SCH’s new 3T MRI: Strength, speed and detail
SALEM – Twice the strength, twice the speed, twice the detail – that’s what Salem Community Hospital’s new 3T MRI offers patients over other magnetic resonance imaging scanners in the area, Dr. Peter Apicella said.
The recently installed machine is the only one of its kind available in the area stretching from Pittsburgh to Cleveland, using the latest technology for brain, spine, body, extremity and breast imaging.
“Our images are sharper with a lot more detail to diagnose diseases sooner,” Apicella said.
Apicella is chairman of the Department of Medical Imaging at the hospital and explained the new 3T Open MRI was designed with the patient in mind, with an opening large enough to hold a 550-pound person and accommodate a waist size of 86 inches.
The large size and the quickness of the image-taking can be good for people who are claustrophobic and don’t like confined spaces. In most cases, the head is outside of the opening. Some images can take as little as 12 seconds.
“Everything’s designed to relax you,” he said, noting there are mood colors depending on the type of scan, music and a large window to the outside world.
According to Apicella, they can secure the best quality pictures in half the time of other scanners and can diagnose problems quicker because the problem can be readily seen due to the higher magnetic strength and detailed image.
For brains, they can catch patients at risk for stroke before they have one if they’ve been having early symptoms. They provide the best imaging for headaches, multiple sclerosis, dementia and memory problems and brain tumors. In the spine, they can see the entire spine in one image and see around metallic implants or see problems in post-surgical patients.
They can see more detail to diagnose problems in the joints, like the knees, shoulders, wrists and ankles. They can see blood flow to help patients with circulation problems and see sharper images of organs in the body in the abdominal area and have better imaging for breast cancer.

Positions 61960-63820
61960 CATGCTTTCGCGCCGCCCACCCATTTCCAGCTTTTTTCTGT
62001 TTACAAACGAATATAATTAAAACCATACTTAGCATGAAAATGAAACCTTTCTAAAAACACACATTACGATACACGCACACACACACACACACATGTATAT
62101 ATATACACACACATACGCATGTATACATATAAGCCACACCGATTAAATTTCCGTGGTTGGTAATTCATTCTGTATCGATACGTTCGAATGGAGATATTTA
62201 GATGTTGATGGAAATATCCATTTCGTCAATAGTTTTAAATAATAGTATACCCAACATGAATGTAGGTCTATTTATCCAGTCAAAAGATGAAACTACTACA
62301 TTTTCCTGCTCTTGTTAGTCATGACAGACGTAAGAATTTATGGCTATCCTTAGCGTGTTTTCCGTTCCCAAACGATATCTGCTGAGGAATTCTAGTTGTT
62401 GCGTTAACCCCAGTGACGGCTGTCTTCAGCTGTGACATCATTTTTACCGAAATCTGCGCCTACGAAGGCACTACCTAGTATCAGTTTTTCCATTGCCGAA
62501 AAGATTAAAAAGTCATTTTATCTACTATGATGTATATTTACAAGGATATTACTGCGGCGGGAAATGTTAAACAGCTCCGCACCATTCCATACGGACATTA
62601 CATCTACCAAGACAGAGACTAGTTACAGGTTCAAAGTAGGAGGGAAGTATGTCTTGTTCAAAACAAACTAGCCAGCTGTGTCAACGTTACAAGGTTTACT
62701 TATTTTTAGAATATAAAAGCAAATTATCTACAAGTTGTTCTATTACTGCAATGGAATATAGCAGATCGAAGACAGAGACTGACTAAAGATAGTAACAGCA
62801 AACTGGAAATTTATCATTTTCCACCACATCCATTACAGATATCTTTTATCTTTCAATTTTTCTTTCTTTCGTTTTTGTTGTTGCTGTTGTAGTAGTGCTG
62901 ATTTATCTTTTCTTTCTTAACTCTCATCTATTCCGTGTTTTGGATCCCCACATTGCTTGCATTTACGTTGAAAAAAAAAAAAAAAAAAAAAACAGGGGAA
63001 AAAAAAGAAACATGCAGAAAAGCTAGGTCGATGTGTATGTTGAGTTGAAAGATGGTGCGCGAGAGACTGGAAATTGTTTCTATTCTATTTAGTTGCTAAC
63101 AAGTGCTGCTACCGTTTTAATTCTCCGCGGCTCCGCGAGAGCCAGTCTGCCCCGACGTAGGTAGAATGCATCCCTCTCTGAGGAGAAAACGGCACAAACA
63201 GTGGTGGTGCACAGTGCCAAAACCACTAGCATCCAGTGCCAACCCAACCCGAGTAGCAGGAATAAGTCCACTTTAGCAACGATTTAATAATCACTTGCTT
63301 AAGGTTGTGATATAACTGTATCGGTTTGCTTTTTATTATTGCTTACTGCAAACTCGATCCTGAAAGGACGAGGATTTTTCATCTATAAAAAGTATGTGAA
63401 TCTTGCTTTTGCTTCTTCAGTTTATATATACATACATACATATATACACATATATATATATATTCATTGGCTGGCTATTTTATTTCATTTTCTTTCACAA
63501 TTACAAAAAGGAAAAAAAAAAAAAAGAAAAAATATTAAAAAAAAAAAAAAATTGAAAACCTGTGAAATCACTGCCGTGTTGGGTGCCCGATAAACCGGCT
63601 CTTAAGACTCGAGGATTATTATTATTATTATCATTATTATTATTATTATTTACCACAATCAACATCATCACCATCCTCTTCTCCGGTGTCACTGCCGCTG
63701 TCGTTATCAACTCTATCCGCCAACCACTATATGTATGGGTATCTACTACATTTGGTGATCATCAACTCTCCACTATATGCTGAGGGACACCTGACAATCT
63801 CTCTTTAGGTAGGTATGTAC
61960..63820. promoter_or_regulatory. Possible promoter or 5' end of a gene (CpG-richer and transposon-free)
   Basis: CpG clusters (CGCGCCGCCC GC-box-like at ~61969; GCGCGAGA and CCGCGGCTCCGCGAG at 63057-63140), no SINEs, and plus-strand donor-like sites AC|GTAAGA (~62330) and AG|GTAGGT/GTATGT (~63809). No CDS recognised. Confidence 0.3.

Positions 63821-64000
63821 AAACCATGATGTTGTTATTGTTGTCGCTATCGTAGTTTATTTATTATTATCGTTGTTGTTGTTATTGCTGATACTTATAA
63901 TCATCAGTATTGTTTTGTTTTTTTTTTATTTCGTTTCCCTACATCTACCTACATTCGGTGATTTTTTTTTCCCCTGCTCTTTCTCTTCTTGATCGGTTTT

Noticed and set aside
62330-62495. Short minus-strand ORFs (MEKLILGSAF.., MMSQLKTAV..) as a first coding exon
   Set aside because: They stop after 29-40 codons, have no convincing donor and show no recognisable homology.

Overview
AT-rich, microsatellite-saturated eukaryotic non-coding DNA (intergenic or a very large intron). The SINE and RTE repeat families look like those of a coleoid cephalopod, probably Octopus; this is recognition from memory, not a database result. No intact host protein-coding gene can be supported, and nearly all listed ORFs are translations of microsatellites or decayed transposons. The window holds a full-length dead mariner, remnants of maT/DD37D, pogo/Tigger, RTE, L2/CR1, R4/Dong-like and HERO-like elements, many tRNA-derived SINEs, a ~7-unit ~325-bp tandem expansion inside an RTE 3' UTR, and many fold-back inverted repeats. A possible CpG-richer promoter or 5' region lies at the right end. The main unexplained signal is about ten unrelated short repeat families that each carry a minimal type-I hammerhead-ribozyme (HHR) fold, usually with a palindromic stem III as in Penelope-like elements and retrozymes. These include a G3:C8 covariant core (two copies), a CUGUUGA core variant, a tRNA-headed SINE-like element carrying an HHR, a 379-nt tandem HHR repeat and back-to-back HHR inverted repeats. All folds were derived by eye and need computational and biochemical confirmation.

Apicella noted that before, they could not see around the metal implants inside a person and now they can. In fact, the images are so detailed that doctors can see the threads of a screw. He said they can actually see a tear in a knee and can detect a bruise in the knee bone.
“Ultimately that’s all we’re trying to do here is make a difference,” he said.
Patients must be referred by their physician for testing. Apicella estimated the cost at $1,000 to $2,000 depending on the test, which can be covered by some insurance. He said they’ve kept their costs the same for the new 3T Open MRI, but said they’ve been facing a challenge from insurance companies who are contacting patients about cheaper alternatives at other area facilities.
Cheaper isn’t better, he said, and in this case, the images at SCH will be higher quality.
“If people want to be certain their physician is getting the most accurate imaging, they need to make sure they’re referred to SCH,” he said.
SCH Public Relations Director Michele Hoffmeister said “patients need to be their own advocates. They need to make sure they’re getting the best testing in their area.”
The hospital also offers one of the best CT scanners around, giving area residents the most detailed imaging available close to home. A CT is different because it uses low-dose radiation at half the cost and offers the best images of inside the heart and lungs. An MRI uses a magnet.